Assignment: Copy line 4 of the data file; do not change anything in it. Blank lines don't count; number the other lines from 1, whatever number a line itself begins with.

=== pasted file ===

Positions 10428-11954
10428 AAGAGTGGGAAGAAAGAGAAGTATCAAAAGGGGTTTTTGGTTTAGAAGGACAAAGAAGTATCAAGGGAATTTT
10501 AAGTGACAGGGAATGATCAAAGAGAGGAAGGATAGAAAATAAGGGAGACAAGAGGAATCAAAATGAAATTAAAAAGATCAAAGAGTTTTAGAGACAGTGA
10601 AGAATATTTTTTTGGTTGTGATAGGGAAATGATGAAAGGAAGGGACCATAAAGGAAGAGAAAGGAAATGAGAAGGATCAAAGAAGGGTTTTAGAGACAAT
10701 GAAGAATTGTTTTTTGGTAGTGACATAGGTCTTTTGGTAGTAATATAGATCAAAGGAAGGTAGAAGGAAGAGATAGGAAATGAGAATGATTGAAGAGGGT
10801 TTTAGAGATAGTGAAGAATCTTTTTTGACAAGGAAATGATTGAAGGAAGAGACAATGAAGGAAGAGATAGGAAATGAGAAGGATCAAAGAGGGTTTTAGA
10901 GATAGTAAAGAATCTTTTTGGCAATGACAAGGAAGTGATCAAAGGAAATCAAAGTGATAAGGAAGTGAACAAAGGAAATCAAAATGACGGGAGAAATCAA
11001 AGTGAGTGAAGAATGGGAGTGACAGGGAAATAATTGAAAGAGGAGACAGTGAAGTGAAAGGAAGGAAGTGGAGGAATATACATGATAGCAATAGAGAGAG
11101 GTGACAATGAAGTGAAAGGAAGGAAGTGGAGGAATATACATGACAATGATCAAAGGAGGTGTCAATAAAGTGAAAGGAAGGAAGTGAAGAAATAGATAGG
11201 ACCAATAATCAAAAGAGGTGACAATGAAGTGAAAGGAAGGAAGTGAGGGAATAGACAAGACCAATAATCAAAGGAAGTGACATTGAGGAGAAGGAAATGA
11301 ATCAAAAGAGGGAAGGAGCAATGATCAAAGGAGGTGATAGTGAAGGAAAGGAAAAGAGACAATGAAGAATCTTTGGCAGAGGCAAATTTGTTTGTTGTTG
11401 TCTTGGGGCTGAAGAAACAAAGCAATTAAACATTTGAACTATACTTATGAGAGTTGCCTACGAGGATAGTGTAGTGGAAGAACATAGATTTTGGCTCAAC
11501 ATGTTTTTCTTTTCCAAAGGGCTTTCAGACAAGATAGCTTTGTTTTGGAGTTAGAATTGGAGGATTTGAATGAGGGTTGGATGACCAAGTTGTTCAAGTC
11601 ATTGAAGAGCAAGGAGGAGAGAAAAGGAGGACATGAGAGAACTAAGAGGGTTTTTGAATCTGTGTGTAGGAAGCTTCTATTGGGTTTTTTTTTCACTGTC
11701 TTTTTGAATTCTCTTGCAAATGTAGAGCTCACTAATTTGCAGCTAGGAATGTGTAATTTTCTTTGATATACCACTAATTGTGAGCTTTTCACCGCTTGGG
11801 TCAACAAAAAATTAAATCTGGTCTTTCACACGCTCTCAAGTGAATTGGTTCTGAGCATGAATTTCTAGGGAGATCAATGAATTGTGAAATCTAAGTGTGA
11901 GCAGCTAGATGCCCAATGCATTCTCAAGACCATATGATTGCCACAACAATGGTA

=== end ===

10601 AGAATATTTTTTTGGTTGTGATAGGGAAATGATGAAAGGAAGGGACCATAAAGGAAGAGAAAGGAAATGAGAAGGATCAAAGAAGGGTTTTAGAGACAAT